Greetings all!

The following report is forwarded with permission from Tom Stehn, USFWS biologist and US Whooping Crane Coordinator.

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December 5, 2008

The third aerial census of the 2008-09 crane season was conducted December 5, 2008 in a Cessna 210 piloted by Gary Ritchey of Air Transit Solutions of Castroville, Texas with USFWS observers Tom Stehn and Carey Strobel. Visibility was difficult for finding cranes due to heavy overcast skies during the 8.0-hour flight.  Located were 198 adults + 31 juveniles = 229 total. This was 37 fewer cranes than the previous flight conducted November 25th.

Recap of cranes (229) found at Aransas on the aerial.
|            |Adults + young |
| Refuge     |  54 + 11      |
| Lamar      |    6 +   3    |
| San Jose   |   43 +   4    |
| Matagorda  |   79 + 11     |
| Welder     |  16 +   2     |
| Flats      |               |
| farm fields|        -      |
| Total      |198 +  31 = 229|

Explanation of numbers

Experience indicates that only 85-90% of the flock can usually be located when skies are a thick overcast.  This was definitely the case on today's

Flock Estimate

For the second week in a row, only 2 family groups were located on Welder Flats.  This makes me postulate that the 4 family groups seen at Welder Flats on the November 14th flight may have cranes that had recently arrived that later moved on to other parts of the crane range.  Thus, I cannot add two family groups on to the estimated flock size as I had done after the November 25th flight.  Therefore, the current estimated flock size is 230 adults + 40 juveniles = 270.  Those numbers are NOT firm and are lower than my previous estimate of 275.  Future flights will focus on determining the number of juveniles present and total flock size.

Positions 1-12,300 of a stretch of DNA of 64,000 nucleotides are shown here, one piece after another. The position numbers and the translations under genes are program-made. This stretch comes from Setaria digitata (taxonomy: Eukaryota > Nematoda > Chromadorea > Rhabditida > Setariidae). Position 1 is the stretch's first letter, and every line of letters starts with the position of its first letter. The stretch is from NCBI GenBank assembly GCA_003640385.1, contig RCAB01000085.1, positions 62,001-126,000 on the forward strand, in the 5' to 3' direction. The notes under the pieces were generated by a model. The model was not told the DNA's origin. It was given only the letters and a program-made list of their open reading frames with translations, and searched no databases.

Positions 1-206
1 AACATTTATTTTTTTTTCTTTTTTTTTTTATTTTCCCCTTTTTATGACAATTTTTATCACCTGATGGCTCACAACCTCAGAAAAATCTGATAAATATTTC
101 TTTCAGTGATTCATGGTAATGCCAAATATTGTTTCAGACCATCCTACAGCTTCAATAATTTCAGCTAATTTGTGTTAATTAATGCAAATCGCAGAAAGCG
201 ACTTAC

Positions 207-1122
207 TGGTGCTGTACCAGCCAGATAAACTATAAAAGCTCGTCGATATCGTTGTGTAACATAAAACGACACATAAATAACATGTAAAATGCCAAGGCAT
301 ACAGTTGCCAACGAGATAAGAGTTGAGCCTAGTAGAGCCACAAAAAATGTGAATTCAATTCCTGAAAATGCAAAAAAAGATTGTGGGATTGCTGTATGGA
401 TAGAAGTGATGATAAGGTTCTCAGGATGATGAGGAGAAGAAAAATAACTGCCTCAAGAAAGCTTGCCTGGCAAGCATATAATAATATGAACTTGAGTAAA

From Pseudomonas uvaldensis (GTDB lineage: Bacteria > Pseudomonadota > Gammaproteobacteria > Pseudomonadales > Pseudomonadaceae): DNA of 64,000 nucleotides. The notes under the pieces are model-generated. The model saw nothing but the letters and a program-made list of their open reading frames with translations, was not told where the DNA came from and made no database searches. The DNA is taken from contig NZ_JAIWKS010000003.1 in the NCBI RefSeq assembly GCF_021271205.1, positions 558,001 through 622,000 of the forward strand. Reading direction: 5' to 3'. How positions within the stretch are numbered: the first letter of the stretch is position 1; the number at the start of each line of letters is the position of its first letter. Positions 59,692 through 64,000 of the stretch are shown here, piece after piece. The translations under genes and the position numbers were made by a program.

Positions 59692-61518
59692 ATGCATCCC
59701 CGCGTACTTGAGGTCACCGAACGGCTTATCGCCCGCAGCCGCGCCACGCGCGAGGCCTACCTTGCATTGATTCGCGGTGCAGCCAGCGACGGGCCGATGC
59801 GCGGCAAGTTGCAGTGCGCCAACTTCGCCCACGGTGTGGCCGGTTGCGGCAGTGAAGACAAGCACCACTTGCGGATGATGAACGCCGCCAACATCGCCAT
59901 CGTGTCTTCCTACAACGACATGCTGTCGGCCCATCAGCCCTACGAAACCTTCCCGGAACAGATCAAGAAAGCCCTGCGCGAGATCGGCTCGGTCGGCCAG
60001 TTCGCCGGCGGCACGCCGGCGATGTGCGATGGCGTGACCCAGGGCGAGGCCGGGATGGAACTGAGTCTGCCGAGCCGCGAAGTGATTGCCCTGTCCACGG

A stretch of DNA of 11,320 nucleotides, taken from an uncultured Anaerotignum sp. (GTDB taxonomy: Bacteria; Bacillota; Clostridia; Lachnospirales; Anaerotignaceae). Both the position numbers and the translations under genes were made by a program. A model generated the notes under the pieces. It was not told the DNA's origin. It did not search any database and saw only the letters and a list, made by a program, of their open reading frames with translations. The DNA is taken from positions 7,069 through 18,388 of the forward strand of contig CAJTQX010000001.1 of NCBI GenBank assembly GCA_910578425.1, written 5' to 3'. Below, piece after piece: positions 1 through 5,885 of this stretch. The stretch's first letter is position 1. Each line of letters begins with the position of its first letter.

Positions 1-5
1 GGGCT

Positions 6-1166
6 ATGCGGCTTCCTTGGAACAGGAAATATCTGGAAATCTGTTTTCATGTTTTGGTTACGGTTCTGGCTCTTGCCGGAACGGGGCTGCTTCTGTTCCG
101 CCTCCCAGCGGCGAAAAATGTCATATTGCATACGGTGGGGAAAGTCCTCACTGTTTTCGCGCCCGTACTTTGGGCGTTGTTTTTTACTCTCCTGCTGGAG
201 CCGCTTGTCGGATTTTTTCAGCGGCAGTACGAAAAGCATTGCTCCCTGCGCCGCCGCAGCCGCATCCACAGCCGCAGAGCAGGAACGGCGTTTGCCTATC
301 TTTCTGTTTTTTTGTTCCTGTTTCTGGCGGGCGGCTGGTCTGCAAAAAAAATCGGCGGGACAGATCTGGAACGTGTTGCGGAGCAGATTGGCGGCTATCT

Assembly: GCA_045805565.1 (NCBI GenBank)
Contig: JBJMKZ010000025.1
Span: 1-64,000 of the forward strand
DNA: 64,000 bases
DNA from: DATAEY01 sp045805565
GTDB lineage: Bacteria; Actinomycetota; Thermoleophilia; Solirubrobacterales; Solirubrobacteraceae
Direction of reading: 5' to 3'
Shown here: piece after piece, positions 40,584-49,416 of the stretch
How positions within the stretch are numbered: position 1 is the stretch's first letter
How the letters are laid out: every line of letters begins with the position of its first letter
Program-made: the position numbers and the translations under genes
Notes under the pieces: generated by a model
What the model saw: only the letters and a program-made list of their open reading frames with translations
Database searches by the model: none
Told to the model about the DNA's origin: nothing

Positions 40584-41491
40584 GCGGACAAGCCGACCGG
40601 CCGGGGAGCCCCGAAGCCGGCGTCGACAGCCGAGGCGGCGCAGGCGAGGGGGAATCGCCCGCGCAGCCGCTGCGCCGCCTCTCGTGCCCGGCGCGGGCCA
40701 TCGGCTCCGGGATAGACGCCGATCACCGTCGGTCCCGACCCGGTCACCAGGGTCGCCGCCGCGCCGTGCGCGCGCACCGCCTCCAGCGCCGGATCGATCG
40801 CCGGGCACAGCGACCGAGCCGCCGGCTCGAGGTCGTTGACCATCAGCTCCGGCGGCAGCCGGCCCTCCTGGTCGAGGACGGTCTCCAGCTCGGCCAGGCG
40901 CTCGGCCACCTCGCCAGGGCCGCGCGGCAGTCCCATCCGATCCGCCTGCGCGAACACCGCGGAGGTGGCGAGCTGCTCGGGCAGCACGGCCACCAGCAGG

Migration Update

Migration sightings of a pair of cranes were as follows:

      11/24 - pair last seen at Cheyenne Bottoms, central Kansas
      11/28-11/29 - pair seen at Salt Plains in northern OK
      12/03 - pair seen 4 miles north of Aransas in the farm fields

Given the group size and timing, I am guessing these could very well be the same pair tracked across 3 states.

The solitary juvenile crane that had been near Alma in southcentral Nebraska near the Kansas border resumed migration on December 5th despite strong southwest winds.  It had been at that same location since at least October 15, so it was not the juvenile from the family group reported in migration near Alma. The crane's roost pond froze up on the December 4th and presumably was a factor in the chick's decision to continue the migration.  It has not been reported since it left Alma.

Sightings near Aransas

Whooping cranes are showing up in unusual places this fall presumably related to food shortages and the need to seek fresh water to drink.  On December 5th around mid-morning, a single whooper was seen flying near Colomo Creek about 1/3 mile west of FM 1289.  Coloma Creek empties into Powderhorn Lake and is located southwest of Indianaloa, Texas north of Aransas.

In the farm fields between Austwell and the refuge, whooping cranes have been sighted among the 600+ sandhill cranes utilizing different fields as follows: